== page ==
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Offences

Categories:
  • Organisations we regulate

Some of the regulations have offences attached, and as part of our enforcement action, CQC will be able to bring prosecutions if these regulations are breached. For regulations that we cannot prosecute against, we can consider using other actions as set out in our enforcement policy.

CQC will be able to bring prosecutions for breaches of the following regulations.

  • The Health and Social Care Act 2008 (Regulated Activities) Regulations 2014
  • The Health and Social Care Act 2008 (Registration and Regulated Activities) Regulations 2015

CQC may prosecute breaches of the following regulations without first issuing a Warning Notice.

A breach of the following offences may be prosecuted directly:

Regulation 11 Need for consent: care and treatment may only be provided with consent.
Regulation 16(3) Receiving and acting on complaints: a summary of complaints, responses, correspondence and other relevant information identified must be provided to CQC within 28 days of a request.
Regulation 17(3) Good governance: a report into how the registered person is complying with the good governance requirements and their plans for improvement of services delivered must be provided to CQC within 28 days of a request.
Regulation 20 (2)(a) Duty of candour: registered persons must as soon as reasonably practical notify a service user (or person lawfully acting on their behalf) when an unintended or unexpected incident occurs. Notifiable safety incidents are explained further in 20(8) and 20(9).
Regulation 20(3) Duty of candour: notifications given under Regulation 20(2)(a) must meet specific requirements.
Regulation 20A Requirement as to display of performance assessments: providers must display on their website details of CQC's website, the most recent CQC rating and the date it was given. They must also display the most recent rating at each location where regulated activities are provided from and at the provider's principal place of business. Signs must be legible, conspicuously displayed and show the date the rating was given.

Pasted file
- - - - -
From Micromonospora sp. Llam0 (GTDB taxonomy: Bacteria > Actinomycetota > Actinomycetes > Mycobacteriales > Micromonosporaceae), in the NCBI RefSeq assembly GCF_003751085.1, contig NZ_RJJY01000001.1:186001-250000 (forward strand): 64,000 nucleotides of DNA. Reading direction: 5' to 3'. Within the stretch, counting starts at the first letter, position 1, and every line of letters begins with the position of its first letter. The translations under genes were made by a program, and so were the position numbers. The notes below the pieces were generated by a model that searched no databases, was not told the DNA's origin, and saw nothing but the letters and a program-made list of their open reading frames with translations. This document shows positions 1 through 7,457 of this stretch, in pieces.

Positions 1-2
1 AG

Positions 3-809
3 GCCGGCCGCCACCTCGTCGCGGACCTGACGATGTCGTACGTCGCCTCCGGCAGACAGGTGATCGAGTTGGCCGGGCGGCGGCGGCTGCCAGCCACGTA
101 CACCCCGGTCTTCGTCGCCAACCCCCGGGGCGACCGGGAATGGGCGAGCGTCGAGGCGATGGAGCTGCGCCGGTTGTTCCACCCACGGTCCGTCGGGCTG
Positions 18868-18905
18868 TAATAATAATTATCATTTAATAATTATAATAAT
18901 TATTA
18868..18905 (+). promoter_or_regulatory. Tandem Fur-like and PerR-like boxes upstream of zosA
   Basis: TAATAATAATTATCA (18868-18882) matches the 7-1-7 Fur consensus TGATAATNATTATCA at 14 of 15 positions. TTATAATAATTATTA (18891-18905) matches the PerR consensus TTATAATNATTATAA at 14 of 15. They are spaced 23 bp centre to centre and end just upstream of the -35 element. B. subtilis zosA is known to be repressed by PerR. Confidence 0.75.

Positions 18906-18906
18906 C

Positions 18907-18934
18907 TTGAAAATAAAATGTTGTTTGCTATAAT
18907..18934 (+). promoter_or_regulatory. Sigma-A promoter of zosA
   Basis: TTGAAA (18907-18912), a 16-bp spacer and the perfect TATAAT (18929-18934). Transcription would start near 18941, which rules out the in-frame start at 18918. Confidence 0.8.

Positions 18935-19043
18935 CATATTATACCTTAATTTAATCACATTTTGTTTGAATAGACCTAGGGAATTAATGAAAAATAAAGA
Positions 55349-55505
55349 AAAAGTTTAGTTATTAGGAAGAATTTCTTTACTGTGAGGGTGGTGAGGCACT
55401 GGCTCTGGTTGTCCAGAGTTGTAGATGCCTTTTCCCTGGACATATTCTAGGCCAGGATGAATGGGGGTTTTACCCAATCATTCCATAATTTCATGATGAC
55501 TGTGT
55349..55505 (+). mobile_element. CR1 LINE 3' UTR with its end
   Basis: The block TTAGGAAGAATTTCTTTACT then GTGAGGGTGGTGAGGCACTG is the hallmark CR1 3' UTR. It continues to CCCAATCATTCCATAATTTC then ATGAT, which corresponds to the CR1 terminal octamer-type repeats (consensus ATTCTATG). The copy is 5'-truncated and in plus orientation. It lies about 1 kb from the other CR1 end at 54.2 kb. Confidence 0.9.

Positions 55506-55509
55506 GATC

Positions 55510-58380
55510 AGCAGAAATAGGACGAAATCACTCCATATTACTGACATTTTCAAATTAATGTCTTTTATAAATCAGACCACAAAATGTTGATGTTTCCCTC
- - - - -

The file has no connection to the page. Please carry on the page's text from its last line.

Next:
A defence to all the above offences is available where the registered persons took all reasonable steps and acted with all due diligence. See Regulation 22(4).

To be able to prosecute for the following offences, they need a further qualification, which is that the breach results in people who use services being exposed to avoidable harm or significant risk of such harm occurring or suffering a loss of money or property as a result of theft, misuse or misappropriation

Regulation 12 Safe care and treatment: care and treatment must be provided safely.
Regulation 13 Safeguarding service users from abuse and improper treatment: sections 13(1) to 13(4).
Regulation 14 Meeting nutritional and hydration needs: service users' nutritional and hydration needs must be met. This applies where accommodation or an overnight stay on the premises is provided or where meeting a person's nutritional or hydration needs is part of the care and treatment arrangements.
  • Care Quality Commission (Registration) Regulations 2009

A breach of the following offences may be prosecuted directly:

Regulation 12 Statement of purpose
Regulation 14 Notice of absence
Regulation 15 Notice of changes
Regulation 16 Notification of death of service user
Regulation 17 Notification of death or unauthorised absence of a person who is detained or liable to be detained under the Mental Health Act 1983
Regulation 18 Notification of other incidents
Regulation 19 Fees etc
Regulation 20 Requirements relating to termination of pregnancies
In relation to these offences, there is no requirement for anyone to have been exposed to harm or placed at risk of harm as there is in the Health and Social Care Act 2008 (Regulated Activities) Regulations 2014. A breach of the regulation is an offence without this further qualification.

For the remaining regulations included in this guidance: Health and Social Care Act 2008 (Regulated Activities) Regulations 2014, Regulations 9; 10; 13(5); 13(6); 13(7); 15; 16(1); 16(2); 17(1); 17(2); 18; 19; 20(1), 20(2)(b); 20(4); 20(5); 20(6); 20(7) and the Care Quality Commission (Registration) Regulations 2009, Regulations 13 and 22a, CQC can take other regulatory action. If the evidence surrounding one of these regulations also demonstrates a breach of another regulation that is identified as an offence, then CQC may also decide to prosecute against the regulation for that other offence.

We have also published this information as a quick reference chart.

Last updated:
29 May 2017

 


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